Skip to end of metadata
Go to start of metadata

Recently I endeavored the task of replacing the front and rear brakes along with the master cylinder on my Impala SS. This is when I discovered a pretty substantial rear differential fluid leak:

This was just after wiggling the axle up and down a few seconds.

As you could imagine, the fluid was everywhere on that side:

Sometime in 2012, it started making noise in the passenger rear axle bearing area and through my experience, I already knew what was happening. No surprises here, that axle is toast:


Here is also a quick video of the bad bearing in action: Video of Bad Axle Bearing

So, after procrastinating for one reason or another over a 6 year period, I finally bit the bullet and decided to replace the rear axles/bearings/seals.

A while back when I first started pricing this job out, I discovered that Moser Engineering made aftermarket replacement axles at a reasonable price ($260.00 a pair) and were readily available through Summit Racing. So I ordered everything up and away I went!

After jacking up the car and removing the wheels, I disassembled the brakes. Then it was time for the hated crawl underneath the car (I really miss my lift) and removed the rear differential cover and rediscovered the wonderfully (<--not) distinctive smell of gear lube...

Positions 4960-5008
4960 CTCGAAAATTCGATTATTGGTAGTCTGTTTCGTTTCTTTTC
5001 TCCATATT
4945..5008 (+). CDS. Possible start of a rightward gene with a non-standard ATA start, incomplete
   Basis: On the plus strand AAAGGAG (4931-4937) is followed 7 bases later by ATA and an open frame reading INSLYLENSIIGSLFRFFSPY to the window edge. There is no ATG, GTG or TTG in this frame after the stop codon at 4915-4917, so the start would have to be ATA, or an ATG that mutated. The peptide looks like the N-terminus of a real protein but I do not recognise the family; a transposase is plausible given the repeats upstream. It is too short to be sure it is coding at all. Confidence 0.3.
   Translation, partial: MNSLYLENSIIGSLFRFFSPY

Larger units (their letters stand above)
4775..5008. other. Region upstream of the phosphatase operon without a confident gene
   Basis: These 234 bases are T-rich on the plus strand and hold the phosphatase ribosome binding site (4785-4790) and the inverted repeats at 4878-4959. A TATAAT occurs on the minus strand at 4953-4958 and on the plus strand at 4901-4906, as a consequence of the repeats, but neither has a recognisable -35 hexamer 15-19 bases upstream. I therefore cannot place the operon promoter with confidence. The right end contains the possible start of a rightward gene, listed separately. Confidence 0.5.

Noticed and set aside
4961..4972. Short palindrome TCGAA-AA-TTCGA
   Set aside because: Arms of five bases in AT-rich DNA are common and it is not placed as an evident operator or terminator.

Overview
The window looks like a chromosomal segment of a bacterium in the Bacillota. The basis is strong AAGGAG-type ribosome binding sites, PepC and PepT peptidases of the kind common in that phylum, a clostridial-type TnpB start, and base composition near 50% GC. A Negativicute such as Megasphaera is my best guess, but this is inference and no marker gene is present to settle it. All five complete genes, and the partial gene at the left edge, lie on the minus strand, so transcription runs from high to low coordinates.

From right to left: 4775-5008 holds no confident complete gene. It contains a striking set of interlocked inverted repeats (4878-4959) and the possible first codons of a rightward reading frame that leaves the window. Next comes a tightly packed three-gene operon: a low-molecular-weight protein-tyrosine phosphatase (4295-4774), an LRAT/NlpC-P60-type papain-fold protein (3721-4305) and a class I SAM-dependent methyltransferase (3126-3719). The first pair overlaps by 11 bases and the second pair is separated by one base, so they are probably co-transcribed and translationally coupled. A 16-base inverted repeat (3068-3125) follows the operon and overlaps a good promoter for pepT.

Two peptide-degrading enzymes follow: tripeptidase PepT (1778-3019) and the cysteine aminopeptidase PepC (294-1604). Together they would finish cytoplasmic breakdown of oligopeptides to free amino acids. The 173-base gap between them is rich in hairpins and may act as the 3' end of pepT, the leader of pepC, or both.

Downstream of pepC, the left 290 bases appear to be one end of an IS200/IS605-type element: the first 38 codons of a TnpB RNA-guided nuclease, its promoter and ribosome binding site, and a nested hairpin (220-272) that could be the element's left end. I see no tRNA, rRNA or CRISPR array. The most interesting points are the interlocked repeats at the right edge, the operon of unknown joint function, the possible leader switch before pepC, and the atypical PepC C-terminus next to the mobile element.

As you can see below, at some point I had already upgraded the rear differential cover gasket to the Fel-Pro RDS55028-1 Rear Axle Housing Gasket. 

The Fel-Pro Gasket shown above has the slots on the sides to allow for the fluid to be transferred to the axle tubes and eventually the bearings on the end. The factory gasket had inadvertently blocked these holes which prevented the fluid from properly reaching the bearings eventually causing failure. I immediately changed that gasket out when I bought the car in 1997 when it had only 28,000 miles.

If you look closely at the rear differential cover, you can see there is a magnet. All of those fine silver colored particles are from the clutches of the limited slip differential. I went ahead and cleaned up the cover so it was read for a new gasket and installation:

Next I rotated the ring gear around to gain access and removed the differential 

With nothing else holding them in, I removed the axles.

Now we can finally get to the bearings and seals:

I used this tool with a slide hammer to remove the bearings:

To install the new bearings, I started to use a bearing race installer which was working well until I ran out of depth so I switched to a large impact socket which worked flawlessly. I installed the seals with a proper seal installer. I didn't get any pictures of that but here is the end result:

So I moved on to installing the wheel studs:

stud pics here

I pre-lubed the bearings and seals with the factory additive integrated rear differential fluid:

And then inserted the new axles, one side at a time. Pushing them all the way in, installing the c-clip and then pushing them out as far as they would go to lock them into place:

Write a comment…